There are two distinct types of ocean currents that you need to be aware of when paddling out for a surf sesh. Currents can potentially be life threatening and should not be taken lightly. It’s wise to check with a lifeguard on duty (if there is one) before entering the ocean. Expect stronger currents as the surf gets bigger.
This type of ocean current runs parallel to the shore. They are caused by large incoming swells sweeping into the shoreline at an angle, then pushing water down the length of the beach in one direction. If you find yourself quite a ways down the beach from where you first paddled out, you may have been gradually swept by a longshore current. These currents are more of a hassle because you’ll find yourself paddling around more and using up a lot of energy to try to stay in place. However, Longshore currents can be potentially dangerous because they can sweep swimmers or surfers into rip currents, jetties, piers, or other hazardous structures.
Surfer’s Tip: Locate a fixed landmark (i.e. house, lifeguard tower, flagpole, distinct tree, etc.) on the beach where you enter the water or where you choose to sit in the lineup. Look back and find the landmark to see if the Longshore current is sweeping you in either direction.
Always be aware of them! They are channeled currents of water generally flowing perpendicular from the shore out towards the open sea. They are formed as a way for incoming waves and side currents to return back out to sea. As the water pools together near the shore, it finds a path of least resistance (deeper channels) and makes its way back out to the open ocean. This essentially creates a stream or river-like flow of water that is usually narrow but can be as wide as 45 meters (almost 150 feet). They typically extend from near the shoreline, through the surf zone and past the area where waves are breaking. Rip currents can be hard to detect for the average beachgoer and can pull away unsuspecting and inexperienced swimmers or surfers hundreds of feet offshore leading to unfortunate drownings.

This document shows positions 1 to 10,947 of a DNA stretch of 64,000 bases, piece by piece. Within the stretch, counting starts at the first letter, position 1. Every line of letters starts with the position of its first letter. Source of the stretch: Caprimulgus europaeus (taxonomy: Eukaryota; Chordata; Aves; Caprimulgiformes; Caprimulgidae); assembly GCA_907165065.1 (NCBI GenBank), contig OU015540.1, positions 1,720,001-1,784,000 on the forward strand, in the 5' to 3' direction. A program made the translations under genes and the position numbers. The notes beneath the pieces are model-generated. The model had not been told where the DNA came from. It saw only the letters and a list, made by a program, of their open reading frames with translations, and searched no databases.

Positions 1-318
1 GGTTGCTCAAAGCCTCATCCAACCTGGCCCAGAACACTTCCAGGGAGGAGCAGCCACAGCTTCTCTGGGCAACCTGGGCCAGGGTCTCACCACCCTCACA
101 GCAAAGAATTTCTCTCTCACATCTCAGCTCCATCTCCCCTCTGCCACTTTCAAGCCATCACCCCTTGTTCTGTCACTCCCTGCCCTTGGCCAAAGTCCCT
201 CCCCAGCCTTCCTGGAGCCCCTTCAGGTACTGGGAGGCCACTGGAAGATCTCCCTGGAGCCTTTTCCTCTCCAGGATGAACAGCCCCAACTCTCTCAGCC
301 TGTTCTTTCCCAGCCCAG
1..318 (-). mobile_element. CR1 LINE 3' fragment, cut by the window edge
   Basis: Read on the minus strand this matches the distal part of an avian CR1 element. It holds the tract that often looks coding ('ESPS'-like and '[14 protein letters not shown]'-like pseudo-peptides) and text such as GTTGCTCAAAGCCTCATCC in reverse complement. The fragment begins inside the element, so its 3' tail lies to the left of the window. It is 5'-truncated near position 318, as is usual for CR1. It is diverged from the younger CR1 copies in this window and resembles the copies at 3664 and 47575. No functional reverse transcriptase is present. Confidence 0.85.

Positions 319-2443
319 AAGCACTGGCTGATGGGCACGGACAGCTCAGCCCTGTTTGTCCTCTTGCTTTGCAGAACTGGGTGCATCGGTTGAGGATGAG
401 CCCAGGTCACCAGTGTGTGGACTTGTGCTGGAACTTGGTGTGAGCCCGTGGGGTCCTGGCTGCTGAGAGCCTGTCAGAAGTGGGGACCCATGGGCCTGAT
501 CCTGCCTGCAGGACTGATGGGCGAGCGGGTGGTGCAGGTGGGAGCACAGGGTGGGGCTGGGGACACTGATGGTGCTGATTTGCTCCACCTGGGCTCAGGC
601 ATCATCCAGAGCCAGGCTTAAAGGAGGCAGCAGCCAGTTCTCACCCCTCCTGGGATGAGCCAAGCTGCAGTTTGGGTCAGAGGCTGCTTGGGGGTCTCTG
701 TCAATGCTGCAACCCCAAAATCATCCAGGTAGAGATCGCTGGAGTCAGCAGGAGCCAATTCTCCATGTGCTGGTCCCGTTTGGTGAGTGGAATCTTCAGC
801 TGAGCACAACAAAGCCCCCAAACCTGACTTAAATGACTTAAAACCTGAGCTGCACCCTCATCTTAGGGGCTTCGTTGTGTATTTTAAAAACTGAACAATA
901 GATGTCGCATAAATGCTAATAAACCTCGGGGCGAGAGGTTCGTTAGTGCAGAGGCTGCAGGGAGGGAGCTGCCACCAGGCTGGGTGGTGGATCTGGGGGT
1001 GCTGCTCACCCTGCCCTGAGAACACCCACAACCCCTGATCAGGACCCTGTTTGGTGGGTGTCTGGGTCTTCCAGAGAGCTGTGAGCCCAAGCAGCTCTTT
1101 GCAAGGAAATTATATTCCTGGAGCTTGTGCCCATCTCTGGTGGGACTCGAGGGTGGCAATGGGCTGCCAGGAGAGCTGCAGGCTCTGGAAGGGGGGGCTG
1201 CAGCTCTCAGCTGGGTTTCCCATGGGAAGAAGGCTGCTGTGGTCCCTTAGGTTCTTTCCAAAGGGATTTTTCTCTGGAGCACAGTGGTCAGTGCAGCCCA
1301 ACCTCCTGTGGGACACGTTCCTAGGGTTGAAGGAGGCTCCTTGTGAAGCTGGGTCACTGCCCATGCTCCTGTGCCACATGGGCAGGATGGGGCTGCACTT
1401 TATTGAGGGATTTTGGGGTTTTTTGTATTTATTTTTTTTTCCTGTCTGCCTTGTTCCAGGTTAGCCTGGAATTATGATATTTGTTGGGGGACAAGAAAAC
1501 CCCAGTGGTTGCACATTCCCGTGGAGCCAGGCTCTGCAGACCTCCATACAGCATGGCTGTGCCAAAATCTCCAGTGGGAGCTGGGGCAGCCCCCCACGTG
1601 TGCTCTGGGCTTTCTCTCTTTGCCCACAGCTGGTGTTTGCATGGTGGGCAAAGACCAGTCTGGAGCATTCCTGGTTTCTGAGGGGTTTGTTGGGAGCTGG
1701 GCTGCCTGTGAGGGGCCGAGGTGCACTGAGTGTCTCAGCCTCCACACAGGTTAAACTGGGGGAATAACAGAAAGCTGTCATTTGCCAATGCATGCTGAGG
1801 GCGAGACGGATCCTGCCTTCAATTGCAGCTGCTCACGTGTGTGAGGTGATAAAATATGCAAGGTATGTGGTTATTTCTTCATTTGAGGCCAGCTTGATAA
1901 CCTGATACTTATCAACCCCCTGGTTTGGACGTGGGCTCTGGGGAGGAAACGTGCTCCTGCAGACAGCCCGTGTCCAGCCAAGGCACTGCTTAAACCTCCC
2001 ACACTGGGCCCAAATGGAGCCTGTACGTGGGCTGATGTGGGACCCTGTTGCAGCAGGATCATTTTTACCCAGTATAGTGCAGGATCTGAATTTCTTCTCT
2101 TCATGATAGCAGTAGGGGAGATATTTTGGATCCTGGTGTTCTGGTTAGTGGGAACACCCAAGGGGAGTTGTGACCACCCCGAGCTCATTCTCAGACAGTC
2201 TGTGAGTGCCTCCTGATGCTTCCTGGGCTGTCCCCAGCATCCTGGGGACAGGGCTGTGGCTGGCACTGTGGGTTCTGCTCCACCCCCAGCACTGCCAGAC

Surfer’s Tip: Use rip currents to your advantage as a quick and efficient way to get out into the lineup (for strong and experienced swimmers/surfers).
√ A channel of churning, choppy water.
√ A difference in color; darker from stirred up sand or greener from deeper waters.
√ A line of foam, seaweed, or debris moving out towards the sea.
√ An area where there are no waves breaking (deeper channels).
Remaining calm will help with your ability to breathe.
Go with the current to avoid wasting energy and endangering yourself.
Swim or paddle parallel with the shoreline to escape the current. Once you are out of the rip current, paddle away from the current and towards the shore.
If you cannot swim or paddle to escape the current, try to relax your muscles and float or tread water allowing the current to take you out past the breaking waves. The current will weaken and you’ll be able to swim parallel to the shore away from the current.
If you’re too exhausted and cannot swim or paddle back, yell for help and wave one hand up in the air signaling that you need assistance from a lifeguard.